This little dog trick doesn’t serve much of a purpose, but other tricks build off of its actions. The actions we are looking to have the dog perform are:
- Take an object when asked to.
- Hold the object.
- Possibly hold the object so it won’t spill.
I have the assistance of my other dogs on this one! So, what I did was get Misty to take something in her mouth. She wasn’t interested in having things in her mouth if it wasn’t a dog bone. Here are the steps I actually had to do, to get Misty to take an object. This was definitely the fastest thing she has ever learned. It took about 15 minutes and she had it down (she also had incentives, the little dogs). Here’s what I did:
- I bought a can of her favorite food, wet cat food.
- I grabbed a plastic bowl, tupperware kind, with a lid, from the cupboard.
- I sat down on the floor and called Misty over. Of course she was all excited about the wet cat food. When she got it through her head that she wasn’t getting the wet cat food for nothing, she laid down in front of me. I had her full, undivided, attention.
- I put a bite of the wet cat food into the bowl, and put the lid on, but didn’t seal it. I wanted her to be able to smell the cat food inside.
- I handed the bowl towards her, and at the same time I said,”Take it”. Of course she just stared at me. I used regular English for this. I saved my foreign phrases for important commands like stay and come.
- I repeated the command, “Take it” and push it towards her mouth. Again, repeating, “Take it” I pried her mouth open and set it between her teeth. At first she pushed her tongue forward to push the bowl out, but when she closed her mouth slightly, very quickly, on the tupperware, I praised her big,”Goooood girl, gooooood girl!” And immediately opened the tupperware so she could take the treat of wet cat food.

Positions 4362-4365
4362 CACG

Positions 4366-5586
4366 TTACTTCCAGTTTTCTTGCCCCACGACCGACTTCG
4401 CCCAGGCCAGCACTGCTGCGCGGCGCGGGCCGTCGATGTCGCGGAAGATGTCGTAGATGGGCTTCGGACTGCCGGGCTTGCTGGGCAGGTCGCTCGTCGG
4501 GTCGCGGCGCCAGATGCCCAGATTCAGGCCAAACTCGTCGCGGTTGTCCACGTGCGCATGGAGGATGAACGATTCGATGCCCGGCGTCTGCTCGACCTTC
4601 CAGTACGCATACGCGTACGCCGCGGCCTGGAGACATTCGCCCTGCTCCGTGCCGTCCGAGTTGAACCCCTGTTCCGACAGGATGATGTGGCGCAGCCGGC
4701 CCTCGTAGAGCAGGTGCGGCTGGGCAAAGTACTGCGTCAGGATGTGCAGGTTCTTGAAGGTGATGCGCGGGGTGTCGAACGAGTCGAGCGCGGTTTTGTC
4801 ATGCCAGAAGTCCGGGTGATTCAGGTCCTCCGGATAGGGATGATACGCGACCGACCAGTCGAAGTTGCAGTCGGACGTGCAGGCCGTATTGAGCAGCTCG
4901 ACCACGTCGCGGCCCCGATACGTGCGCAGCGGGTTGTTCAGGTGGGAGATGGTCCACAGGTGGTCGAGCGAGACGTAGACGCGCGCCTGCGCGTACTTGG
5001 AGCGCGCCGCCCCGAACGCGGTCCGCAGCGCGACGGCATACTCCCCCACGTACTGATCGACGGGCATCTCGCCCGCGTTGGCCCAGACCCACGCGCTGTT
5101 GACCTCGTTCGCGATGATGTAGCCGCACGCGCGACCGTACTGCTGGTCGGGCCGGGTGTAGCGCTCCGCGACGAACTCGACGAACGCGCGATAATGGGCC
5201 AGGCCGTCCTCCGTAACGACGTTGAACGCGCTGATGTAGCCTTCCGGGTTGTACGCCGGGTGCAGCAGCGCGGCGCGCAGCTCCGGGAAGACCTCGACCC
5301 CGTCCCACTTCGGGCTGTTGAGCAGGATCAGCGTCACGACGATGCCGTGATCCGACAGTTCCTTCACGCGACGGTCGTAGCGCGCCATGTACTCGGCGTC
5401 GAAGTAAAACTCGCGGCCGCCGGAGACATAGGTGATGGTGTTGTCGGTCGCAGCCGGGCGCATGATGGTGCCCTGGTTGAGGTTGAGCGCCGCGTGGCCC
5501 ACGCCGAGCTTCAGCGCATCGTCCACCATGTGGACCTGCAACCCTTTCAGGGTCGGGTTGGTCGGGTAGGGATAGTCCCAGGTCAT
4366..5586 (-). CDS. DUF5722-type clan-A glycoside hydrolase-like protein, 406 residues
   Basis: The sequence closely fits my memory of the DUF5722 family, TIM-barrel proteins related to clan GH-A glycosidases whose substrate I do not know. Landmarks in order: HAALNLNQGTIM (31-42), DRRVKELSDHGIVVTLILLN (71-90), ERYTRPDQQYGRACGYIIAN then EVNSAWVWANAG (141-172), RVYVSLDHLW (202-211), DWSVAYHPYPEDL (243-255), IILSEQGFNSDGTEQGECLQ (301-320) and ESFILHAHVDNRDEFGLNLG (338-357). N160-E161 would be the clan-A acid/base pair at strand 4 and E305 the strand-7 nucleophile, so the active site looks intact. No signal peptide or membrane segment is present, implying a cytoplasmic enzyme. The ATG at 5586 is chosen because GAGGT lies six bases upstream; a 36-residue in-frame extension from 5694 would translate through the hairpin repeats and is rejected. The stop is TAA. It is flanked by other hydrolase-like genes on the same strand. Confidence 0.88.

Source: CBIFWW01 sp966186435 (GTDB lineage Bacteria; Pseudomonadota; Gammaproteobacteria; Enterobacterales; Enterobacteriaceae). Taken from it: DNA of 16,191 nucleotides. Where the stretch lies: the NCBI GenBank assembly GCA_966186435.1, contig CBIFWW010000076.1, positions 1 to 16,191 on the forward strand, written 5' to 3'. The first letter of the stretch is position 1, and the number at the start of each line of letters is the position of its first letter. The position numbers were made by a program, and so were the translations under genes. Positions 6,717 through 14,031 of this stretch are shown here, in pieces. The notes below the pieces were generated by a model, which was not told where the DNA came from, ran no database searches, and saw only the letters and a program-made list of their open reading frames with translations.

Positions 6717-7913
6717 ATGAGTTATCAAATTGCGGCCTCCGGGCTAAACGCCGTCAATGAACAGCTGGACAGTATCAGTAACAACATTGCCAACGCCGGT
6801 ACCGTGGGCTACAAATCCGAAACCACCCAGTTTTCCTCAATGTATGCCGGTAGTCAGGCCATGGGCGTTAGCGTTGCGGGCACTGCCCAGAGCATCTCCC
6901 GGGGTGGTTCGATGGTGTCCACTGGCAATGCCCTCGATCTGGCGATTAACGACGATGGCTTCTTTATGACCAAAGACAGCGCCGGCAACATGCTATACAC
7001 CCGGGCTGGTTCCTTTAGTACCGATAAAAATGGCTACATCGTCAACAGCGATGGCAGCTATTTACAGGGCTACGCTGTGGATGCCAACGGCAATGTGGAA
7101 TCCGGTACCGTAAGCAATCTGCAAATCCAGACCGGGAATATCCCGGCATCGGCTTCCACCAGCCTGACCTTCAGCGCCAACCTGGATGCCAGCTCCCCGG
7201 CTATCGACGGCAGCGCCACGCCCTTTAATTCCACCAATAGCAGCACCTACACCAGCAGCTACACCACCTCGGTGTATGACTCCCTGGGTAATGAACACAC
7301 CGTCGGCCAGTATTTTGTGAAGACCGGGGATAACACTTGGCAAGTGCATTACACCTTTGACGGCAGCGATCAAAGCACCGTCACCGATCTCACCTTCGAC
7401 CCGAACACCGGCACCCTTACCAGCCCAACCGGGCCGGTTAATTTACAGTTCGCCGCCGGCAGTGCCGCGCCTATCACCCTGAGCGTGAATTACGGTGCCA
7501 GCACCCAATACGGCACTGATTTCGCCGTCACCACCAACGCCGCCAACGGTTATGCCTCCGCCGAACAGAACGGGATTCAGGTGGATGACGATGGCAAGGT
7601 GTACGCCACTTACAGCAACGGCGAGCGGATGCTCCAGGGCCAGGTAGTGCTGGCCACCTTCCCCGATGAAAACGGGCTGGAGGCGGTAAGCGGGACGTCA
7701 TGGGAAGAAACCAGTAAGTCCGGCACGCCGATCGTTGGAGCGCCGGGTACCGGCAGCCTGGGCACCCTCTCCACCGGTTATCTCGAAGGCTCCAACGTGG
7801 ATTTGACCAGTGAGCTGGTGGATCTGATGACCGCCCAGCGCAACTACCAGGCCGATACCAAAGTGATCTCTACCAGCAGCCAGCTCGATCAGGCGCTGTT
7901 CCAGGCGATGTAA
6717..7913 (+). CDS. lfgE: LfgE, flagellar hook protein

She had no idea what she did to get the treat, but she knows she did something. I repeated steps 4 through 6, over and over again. Each time she closed her mouth better on the tupperware, I would praise her, open the lid for her to get the treat. I changed nothing about the steps at all. That’s important, so she can recognize what she did to get the treat given to her. I never moved from where I sat down, I did the exact same steps to put the cat food into the tupperware, and presented it to her. Soon she figured out it was something to do with her mouth was getting her the treat. I would repeat the steps. It didn’t take long before I could say,”Take it”, hold the tupperware out towards her and she would respond by leaning her head forward and taking the bowl. After she would take it, I stopped putting the lid on. I would make her take the bowl before she could eat the treat. I handed the bowl towards her, with no lid, she went straight for the treat, I pulled the tupperware back and said, “No, take it.” And handed it towards her again. I did that two, maybe three, times before she would straight up take the bowl and set it down to eat the treat. I repeated this process until the cat food ran out, about 15 minutes and that was that. She had it down!
This is a real short video of her taking the bowl take it .
Dogs being the food hoards they can be, on a subsequent day, I was reinforcing the “take it” command when Misty took the bowl, and holding it in a lowered fashion the gob of wet cat food rolled out and the Chihuahua was on it before Misty could say woof! This was a huge learning moment for Misty. Every time, after that, whatever bowl I hand her, she keeps it level so the item won’t fall out! So, I can’t really claim teaching her to balance the bowl, she taught herself that part of it, or the Chihuahua’s did.ik’]